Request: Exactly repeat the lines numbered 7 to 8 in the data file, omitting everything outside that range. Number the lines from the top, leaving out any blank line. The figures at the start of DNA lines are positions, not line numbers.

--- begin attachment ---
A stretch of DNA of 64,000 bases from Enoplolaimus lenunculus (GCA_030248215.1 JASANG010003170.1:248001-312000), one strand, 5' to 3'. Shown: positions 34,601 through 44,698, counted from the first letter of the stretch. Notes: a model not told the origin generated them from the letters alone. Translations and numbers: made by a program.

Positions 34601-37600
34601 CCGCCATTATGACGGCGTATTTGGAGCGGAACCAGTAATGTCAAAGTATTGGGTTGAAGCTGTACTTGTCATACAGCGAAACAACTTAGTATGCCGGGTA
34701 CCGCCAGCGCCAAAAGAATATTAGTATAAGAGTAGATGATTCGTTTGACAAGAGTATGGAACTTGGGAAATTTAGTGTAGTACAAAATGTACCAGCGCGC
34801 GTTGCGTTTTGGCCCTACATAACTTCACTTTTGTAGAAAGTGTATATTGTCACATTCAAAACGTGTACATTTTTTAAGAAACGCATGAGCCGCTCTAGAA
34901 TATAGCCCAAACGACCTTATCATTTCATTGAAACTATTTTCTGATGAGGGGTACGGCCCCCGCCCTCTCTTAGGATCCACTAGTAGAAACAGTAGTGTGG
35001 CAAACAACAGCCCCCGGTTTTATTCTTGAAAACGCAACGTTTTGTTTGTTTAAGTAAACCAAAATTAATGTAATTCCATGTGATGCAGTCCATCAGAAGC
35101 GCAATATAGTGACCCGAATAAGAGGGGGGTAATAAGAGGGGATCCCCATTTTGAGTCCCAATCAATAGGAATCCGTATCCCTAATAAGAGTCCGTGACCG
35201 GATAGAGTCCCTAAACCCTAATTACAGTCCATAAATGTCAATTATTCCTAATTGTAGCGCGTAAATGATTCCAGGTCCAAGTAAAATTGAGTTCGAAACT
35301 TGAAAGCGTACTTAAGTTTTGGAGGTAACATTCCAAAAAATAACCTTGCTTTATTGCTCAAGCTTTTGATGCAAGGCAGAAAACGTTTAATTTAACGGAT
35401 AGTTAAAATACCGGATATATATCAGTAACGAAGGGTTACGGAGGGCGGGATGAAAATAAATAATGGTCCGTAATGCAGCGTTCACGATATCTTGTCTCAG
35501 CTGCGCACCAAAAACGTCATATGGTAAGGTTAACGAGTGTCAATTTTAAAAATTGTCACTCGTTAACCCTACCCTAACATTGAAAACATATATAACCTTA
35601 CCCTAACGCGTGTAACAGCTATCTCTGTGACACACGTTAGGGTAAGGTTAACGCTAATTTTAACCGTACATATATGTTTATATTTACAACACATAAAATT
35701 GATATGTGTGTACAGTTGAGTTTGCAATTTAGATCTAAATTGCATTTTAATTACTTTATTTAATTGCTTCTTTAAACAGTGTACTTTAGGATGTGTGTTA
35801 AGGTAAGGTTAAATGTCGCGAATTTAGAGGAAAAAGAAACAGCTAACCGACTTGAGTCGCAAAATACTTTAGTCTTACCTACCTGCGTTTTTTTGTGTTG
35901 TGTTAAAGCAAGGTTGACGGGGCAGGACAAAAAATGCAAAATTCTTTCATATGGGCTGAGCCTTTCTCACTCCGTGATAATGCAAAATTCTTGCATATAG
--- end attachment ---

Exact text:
35001 CAAACAACAGCCCCCGGTTTTATTCTTGAAAACGCAACGTTTTGTTTGTTTAAGTAAACCAAAATTAATGTAATTCCATGTGATGCAGTCCATCAGAAGC
35101 GCAATATAGTGACCCGAATAAGAGGGGGGTAATAAGAGGGGATCCCCATTTTGAGTCCCAATCAATAGGAATCCGTATCCCTAATAAGAGTCCGTGACCG